7 – Doubles (Curried Chickpea Fried Dough Sandwich)
Now considered the unofficial dish of Trinidad and Tobago, Doubles date back only to the mid-20th-century. However, they were based on two existing staples of South Trinidad’s Indian diaspora: a curried chickpea stew known as channa; and bara, a fluffy fried flatbread.
In 1937, trader Emadul Deen began serving his signature channa using round discs of bara as a plate. Word spread, and soon customers began asking him to “double-up” on the bara, which then became a consistent, fulfilling meal.
Nowadays, you can find Doubles stands on many street corners around the country. Ask any Trinbagonian living abroad what they miss the most about home, and expect Doubles to top the list.
8 – Bake and Shark (Fried Shark and Coconut Bread Sandwich)
Often called “the best fish sandwich in the world,” Bake and Shark is a typical “beach day lunch.”
Traditionally, locals made Bake and Shark using hammerhead shark filets, which were abundant around Tobago and Trinidad’s North Coast. As the local shark population dwindled, local chefs are now pushing to use kingfish instead.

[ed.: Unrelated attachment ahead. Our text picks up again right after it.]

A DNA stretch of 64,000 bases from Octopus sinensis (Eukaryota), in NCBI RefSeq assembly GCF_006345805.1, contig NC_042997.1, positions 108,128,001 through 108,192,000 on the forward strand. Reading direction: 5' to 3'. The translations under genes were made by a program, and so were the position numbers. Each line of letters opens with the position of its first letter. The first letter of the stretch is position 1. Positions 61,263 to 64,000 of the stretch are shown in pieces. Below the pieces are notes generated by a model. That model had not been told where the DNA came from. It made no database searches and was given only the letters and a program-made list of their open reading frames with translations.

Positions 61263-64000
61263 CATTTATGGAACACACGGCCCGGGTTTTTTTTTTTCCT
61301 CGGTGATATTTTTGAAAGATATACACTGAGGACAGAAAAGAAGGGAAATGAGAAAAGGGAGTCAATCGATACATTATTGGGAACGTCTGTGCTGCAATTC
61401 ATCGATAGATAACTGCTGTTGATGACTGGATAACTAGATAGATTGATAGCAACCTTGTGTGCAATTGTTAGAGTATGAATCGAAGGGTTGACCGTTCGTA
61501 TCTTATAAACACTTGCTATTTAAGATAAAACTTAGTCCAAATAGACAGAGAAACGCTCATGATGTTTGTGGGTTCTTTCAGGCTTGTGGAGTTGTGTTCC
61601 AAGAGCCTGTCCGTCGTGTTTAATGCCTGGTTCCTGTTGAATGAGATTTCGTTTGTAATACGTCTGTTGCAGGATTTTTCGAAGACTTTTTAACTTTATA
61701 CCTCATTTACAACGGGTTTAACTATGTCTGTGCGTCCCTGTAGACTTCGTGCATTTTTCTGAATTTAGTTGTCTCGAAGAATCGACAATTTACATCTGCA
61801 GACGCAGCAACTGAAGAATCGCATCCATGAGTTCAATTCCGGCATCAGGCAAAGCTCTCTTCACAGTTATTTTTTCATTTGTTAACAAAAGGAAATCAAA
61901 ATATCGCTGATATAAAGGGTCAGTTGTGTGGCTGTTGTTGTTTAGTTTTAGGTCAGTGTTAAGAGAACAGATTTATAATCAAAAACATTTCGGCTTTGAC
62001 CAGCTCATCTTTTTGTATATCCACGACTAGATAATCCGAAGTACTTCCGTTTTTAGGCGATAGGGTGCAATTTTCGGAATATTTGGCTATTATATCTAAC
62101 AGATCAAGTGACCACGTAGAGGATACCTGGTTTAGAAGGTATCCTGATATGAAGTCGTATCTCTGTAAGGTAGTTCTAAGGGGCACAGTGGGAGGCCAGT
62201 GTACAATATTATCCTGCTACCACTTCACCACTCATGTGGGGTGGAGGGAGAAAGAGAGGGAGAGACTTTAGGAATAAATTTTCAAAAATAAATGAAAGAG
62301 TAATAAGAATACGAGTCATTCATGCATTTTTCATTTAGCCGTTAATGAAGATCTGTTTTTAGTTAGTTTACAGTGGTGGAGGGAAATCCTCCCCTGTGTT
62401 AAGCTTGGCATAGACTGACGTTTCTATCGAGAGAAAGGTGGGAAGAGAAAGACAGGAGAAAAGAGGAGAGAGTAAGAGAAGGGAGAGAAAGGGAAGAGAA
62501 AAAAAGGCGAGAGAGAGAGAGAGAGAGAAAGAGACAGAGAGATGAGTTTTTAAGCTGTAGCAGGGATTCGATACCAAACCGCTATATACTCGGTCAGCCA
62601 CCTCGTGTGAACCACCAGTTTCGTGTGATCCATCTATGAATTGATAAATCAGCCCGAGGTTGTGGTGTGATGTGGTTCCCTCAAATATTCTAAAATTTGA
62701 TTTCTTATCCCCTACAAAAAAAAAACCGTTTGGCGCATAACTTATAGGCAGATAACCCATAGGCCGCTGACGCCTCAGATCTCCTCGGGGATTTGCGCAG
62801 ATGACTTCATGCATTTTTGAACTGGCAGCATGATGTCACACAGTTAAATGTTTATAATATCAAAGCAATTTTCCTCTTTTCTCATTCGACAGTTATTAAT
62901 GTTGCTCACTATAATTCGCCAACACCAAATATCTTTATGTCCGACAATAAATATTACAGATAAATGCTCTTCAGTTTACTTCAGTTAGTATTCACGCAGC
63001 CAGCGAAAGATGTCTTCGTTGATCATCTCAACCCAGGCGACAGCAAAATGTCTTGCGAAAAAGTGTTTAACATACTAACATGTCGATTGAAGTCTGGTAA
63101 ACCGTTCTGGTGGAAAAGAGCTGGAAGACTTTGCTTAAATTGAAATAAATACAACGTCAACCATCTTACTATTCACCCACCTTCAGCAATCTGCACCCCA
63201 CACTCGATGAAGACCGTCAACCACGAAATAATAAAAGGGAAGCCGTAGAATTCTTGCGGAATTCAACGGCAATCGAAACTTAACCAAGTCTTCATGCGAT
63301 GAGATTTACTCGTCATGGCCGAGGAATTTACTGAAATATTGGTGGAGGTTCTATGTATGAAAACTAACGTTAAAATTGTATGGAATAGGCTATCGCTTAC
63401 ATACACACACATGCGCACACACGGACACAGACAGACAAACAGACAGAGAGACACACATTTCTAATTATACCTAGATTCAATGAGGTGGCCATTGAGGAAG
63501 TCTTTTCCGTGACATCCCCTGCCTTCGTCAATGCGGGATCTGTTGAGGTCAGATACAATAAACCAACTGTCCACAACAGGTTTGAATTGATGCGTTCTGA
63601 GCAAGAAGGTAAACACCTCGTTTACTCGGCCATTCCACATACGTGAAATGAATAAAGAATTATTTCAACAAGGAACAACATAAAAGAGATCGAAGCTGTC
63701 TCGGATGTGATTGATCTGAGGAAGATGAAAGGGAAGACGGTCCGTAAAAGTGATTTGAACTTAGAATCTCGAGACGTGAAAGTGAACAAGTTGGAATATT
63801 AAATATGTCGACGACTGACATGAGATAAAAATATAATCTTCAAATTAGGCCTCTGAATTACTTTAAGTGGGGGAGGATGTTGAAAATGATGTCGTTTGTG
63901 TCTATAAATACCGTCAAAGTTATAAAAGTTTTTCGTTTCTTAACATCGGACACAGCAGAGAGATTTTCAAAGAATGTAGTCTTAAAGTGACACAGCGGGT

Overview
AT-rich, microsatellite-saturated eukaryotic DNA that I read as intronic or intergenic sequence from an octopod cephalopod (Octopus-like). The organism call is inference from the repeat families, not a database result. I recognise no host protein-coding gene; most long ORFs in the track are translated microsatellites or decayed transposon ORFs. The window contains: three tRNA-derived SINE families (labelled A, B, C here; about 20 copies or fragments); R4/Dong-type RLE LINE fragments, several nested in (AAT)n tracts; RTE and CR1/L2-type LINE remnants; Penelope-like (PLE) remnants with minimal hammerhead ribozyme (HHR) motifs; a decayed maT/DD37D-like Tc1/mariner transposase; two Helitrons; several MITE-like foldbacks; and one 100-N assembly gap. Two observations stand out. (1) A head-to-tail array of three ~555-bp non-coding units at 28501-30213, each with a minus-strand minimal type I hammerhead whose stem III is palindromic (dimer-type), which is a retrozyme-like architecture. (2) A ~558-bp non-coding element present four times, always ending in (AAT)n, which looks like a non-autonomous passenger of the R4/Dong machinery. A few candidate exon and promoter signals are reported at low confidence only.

No matter which fish you use, the secret to Bake and Shark lies in the fluffy batter used to coat the fish. It is very similar to the batter used for British Fish and Chips, although more heavily seasoned.
Once battered, the shark is placed inside a “bake,” a type of flat coconut bread made in a dirt oven. It is then seasoned with “green seasoning,” a blended mixture of garlic, onion, peppers, and shadon beni. It is usually served with pineapples and coleslaw, and it is utterly delicious.
9 – Curry Chicken, Trini Style
Between 1874 and 1917, over 90,000 Indian laborers came to Trinidad and Tobago, Guyana, and Surinam to work in the local canefields. Their descendants now make up 45% of Trinidad and Tobago’s population, and naturally, they have left a significant footprint on the local cuisine and social calendar.